Science Assessment
and Analysis

Climate science is highly complex and the policy implications are not always clear. We make the latest climate science easily accessible for stakeholders in the international climate change arena.

 ©Sarah Depper, CC BY 2.0
©Sarah Depper, CC BY 2.0

We synthesise and advance scientific knowledge in the area of climate change science, policy and impacts to make it easily accessible for stakeholders in the international climate change arena. This includes conducting our own research (for example, to evaluate the uncertainties in climate science associated with potential mitigation pathways, project sea-level rise or evaluate impacts and risks at different levels of warming) as well as bringing together and communicating the findings of the available scientific literature and providing the context needed to understand their implications. Projections of future climate change are subject to uncertainty, as they depend on a range of developments that cannot be foreseen (e.g. emission pathways). Also, there remain important limitations in the understanding and the modeling of some key processes of the climate system. Much of our work therefore focused on understanding these key process and the probabilities associated with climate impact projections.

Publications

53 countries have signed up to the Global Methane Pledge, committing to cut methane emissions by 30% in 2030 from 2020 levels. In 2019, these countries made up 30% of global methane emissions and around 34% of total global greenhouse gas (GHG) emissions. This analysis quantifies the potential impacts of the pledge if all countries were to adopt it.  
The IPCC Special Report on Global Warming of 1.5°C sent a message of urgency. The IPCC Special Report on the Ocean and Cryosphere in a Changing Climate re-emphasises it and adds the dimensions of legacy of our actions. It shows how changes in ocean and cryosphere will continue for centuries and millennia even after emissions have seized.  
The impacts of climate change are affecting human societies today. In parallel, socio-economic development has increased the capacity of countries around the global to adapt to those impacts although substantial challenges remain. Countries' effectiveness in fostering climate resilience will depend on the pace of both developments under different socio-economic and emission pathways. In this study we assess trajectories of adaptation readiness in comparison with the continued emergence of hot days as a proxy for climate change hazards for different emission and socio-economic pathways over the 21st century.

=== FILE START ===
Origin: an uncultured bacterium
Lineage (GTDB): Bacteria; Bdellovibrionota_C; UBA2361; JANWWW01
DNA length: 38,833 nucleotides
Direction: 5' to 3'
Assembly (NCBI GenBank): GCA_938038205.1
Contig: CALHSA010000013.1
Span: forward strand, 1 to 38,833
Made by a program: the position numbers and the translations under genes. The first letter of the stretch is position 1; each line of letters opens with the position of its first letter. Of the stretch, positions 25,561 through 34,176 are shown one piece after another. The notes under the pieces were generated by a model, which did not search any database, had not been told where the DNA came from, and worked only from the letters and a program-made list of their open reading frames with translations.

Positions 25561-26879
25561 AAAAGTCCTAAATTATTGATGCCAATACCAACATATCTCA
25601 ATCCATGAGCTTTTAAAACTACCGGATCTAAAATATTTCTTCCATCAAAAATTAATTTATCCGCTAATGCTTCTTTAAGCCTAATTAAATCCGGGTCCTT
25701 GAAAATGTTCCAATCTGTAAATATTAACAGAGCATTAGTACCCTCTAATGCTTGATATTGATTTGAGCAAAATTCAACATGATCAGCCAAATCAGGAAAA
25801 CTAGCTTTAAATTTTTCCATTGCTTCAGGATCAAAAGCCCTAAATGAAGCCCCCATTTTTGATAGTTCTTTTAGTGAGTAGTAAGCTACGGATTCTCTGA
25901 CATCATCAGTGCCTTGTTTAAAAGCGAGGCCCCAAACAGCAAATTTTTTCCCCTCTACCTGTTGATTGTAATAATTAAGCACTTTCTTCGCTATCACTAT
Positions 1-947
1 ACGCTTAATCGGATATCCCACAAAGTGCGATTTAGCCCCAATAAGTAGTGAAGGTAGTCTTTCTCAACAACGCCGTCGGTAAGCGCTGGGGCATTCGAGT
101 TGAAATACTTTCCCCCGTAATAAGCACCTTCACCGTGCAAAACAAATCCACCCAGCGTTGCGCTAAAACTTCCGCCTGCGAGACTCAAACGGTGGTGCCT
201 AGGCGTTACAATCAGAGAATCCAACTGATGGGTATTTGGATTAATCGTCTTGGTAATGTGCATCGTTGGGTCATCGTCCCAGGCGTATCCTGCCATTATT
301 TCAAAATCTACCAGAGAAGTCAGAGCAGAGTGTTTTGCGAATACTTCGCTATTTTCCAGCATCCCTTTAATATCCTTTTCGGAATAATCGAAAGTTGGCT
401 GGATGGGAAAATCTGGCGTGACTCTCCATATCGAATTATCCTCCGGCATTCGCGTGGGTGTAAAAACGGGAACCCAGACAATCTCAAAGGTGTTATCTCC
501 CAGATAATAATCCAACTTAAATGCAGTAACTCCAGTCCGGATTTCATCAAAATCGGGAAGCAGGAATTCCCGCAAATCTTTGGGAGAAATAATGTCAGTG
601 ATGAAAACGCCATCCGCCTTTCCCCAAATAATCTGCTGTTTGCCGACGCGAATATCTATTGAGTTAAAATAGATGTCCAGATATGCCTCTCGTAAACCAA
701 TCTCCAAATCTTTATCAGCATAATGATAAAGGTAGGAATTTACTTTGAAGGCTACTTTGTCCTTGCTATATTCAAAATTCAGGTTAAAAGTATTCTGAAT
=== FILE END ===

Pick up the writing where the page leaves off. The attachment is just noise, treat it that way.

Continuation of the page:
This report presents domestic emissions pathways required to keep to the Paris Agreement’s 1.5°C limit for five countries: Viet Nam, Philippines, India, Indonesia and Japan and assesses if current 2030 climate targets are in line with these pathways. Pathways are derived from the pathways assessed in the IPCC Special Report 1.5°C. Key decarbonisation benchmarks for the power sector consistent with 1.5°C emissions pathways are also provided.  
The recent wave of net zero targets has put the Paris Agreement’s 1.5°C within striking distance. In this global update, the Climate Action Tracker (CAT) has calculated that global warming by 2100 could be as low as 2.1°C as a result of all the net zero pledges announced as of November 2020.  

Projects

IMPACT is a cross-cutting, multi-faceted project that aims to strengthen the connections between the scientific assessments of climate impacts, vulnerability and adaptation to help enable access to finance and help Small Island Developing States (SIDS) and Least Developed Countries (LDCs) implement concrete projects.  
The Paris Agreement commits all countries to take ambitious steps to guarantee a low carbon future. This requires individual national governments to submit more ambitious emission reduction targets. In support of this urgent need to translate global trajectories to be in line with the Paris Agreement, this project, founded by the IKEA Foundation, shows how a group of countries, across all regions and development spectrum can update their NDCs to be in line with the Paris climate goals.  
Science and policy to assist and support SIDSs and LDCs to negotiate a strong international climate regime, enabling low carbon development and supporting adaptation needs.  
This project aims to establish a scientifically robust and transparent link between the latest climate-economic science data and the Climate Bonds Initiative’s project universe. The Framework's goal is to ensure that project categories certified under the Climate Bond Standards represent mitigation actions that current climate science finds most relevant in order to keep global warming below 2° C. Project period: 2015 - 2016.